Wednesday, July 31, 2013

Ultramercial v. Hulu and WildTangent - The Software Patent Eligibility Controversy

Companies vulnerable to infringement of software patents want a world in which software related inventions are ineligible for patent protection. Some people assert software patents are a drain on the U.S. economy, but software companies simply want to eliminate the uncertain cost of third party patent licenses.

Recently it appeared we might get there. In CLS Bank International v. Alice Corporation, the Federal Circuit stated claims relating to a software related invention ineligible for a patent. Groklaw reported "The Federal Circuit. OMG. We've worked hard for so many years to get to this point, I almost can't believe it. And I suppose it's possible it could be appealed, but this is proof of what I've always told you, that education is never a waste. Judge Rader is very upset, I gather. He has written a dissent. But he didn't prevail. And I'm sure he gave it his best effort. OMG."

Groklaw didn't seem to notice the 135-page opinion had six different views on software patent eligibility, no majority view was reached, and no legal precedent was obtain. However, the USPTO recognized it, and stated the standard for determining eligibility of software related inventions would be unchanged.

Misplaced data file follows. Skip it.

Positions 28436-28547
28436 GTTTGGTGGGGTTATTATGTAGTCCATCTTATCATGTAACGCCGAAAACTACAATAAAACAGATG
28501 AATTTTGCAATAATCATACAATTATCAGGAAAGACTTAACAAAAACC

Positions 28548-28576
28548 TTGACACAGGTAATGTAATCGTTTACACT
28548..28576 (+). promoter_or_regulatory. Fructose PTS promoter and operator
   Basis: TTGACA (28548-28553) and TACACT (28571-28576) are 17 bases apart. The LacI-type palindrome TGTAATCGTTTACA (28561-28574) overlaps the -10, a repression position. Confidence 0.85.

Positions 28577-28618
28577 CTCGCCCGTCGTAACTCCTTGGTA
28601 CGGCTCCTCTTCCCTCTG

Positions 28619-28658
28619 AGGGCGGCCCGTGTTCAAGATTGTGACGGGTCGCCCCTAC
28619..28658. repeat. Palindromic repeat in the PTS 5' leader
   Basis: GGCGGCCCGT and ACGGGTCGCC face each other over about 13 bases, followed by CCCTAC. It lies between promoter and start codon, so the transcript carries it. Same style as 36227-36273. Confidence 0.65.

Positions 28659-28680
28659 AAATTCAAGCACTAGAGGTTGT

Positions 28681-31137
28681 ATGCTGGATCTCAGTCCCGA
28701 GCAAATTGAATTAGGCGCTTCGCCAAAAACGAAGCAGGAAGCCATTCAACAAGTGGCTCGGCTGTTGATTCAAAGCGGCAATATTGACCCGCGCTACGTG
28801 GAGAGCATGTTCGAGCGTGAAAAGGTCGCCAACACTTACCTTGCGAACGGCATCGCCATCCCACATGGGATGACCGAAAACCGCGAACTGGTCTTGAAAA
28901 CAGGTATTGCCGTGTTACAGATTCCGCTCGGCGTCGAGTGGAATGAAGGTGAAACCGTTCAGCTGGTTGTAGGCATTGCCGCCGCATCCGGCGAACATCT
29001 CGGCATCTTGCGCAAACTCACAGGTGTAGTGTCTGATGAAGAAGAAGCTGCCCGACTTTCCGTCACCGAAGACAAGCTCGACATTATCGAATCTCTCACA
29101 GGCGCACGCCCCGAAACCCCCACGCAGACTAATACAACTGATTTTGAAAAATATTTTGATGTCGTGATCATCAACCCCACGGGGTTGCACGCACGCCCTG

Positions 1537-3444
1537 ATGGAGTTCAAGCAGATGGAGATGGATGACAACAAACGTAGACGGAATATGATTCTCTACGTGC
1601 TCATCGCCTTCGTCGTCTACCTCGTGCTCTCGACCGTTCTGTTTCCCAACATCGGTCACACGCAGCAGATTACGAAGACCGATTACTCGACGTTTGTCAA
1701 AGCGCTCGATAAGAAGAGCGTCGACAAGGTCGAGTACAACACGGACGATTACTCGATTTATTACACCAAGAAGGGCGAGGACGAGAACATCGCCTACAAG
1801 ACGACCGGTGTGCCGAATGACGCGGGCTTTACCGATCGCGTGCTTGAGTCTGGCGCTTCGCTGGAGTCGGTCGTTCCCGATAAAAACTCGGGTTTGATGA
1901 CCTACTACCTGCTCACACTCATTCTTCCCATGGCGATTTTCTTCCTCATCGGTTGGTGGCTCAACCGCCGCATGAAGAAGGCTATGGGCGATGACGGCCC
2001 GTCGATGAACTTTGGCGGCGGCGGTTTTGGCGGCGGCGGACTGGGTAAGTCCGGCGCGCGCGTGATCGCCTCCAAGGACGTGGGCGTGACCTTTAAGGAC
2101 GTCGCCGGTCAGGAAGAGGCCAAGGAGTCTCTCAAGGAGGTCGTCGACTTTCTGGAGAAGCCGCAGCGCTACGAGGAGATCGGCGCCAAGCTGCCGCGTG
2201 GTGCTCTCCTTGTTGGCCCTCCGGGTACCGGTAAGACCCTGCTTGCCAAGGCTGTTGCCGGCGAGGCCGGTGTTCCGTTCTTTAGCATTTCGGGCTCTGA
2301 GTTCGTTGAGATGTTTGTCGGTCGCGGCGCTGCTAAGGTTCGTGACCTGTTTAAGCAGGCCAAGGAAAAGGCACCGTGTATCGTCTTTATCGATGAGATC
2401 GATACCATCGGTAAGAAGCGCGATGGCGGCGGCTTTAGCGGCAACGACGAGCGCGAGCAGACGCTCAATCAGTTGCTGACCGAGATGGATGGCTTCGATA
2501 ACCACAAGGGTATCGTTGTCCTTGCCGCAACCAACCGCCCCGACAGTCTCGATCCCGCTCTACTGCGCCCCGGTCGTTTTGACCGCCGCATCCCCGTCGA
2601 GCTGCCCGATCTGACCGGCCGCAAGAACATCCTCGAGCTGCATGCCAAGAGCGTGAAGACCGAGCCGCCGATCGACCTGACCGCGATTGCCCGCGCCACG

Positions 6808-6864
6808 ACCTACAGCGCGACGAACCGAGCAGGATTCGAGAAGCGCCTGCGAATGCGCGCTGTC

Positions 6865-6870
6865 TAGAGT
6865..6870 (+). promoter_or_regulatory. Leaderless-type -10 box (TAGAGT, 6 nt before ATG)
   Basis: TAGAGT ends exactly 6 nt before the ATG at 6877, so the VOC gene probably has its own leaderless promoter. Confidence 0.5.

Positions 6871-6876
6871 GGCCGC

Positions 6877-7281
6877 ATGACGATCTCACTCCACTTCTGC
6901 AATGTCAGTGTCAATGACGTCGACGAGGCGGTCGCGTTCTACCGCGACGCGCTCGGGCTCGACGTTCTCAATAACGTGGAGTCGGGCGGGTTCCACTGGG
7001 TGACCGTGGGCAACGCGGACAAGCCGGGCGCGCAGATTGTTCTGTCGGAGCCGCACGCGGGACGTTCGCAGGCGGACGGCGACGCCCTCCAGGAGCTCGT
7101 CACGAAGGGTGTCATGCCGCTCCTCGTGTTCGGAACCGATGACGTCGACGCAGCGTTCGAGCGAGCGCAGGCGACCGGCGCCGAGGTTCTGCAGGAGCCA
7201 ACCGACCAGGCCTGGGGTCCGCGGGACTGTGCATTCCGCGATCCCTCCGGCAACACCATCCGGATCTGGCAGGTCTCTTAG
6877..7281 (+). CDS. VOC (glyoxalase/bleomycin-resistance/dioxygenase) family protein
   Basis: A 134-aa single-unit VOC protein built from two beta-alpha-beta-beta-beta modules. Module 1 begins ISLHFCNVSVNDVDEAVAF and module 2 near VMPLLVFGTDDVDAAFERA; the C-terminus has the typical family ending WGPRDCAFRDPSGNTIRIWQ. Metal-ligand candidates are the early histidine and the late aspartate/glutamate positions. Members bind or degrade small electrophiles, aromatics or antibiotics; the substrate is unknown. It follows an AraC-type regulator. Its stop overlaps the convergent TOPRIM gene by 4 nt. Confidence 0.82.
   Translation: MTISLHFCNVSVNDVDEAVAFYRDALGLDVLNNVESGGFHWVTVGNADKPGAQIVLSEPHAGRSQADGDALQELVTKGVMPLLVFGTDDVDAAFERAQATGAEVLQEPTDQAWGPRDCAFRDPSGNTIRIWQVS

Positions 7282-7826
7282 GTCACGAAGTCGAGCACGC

Groklaw painted a picture of a frustrated Judge Rader very upset with the "holding" in CLS Bank, but ignored Judge Rader would have other opportunities to speak on patent eligibility of software related inventions. The opportunity came within weeks. See Chief Judge Rader's opinion in favor of the eligibility of software related inventions in Ultramercial v. Hulu and WildTangent.

Ultramercial v. Hulu and WildTangent is a test in favor of software patent eligibility, but it won't stop courts from issuing conflicting and confusing decisions in the future, because too much money trades hands based on how we define software patent eligibility.

The software industry would benefit from a bright line test on software patent eligibility, but subsequent court and PTAB attempts to define whether a claim covers abstract (i.e., patent ineligible) subject matter seem subjective, unpredictable, and irreconcilable. So the software industry runs ahead of the law. And it will happen again, because code reaches into many things. As Marc Andreseen stated, "software eats the world." And that pervasiveness makes it that much more difficult to agree on the scope of patent protection.

Copyright © 2013 Robert Moll. All rights reserved.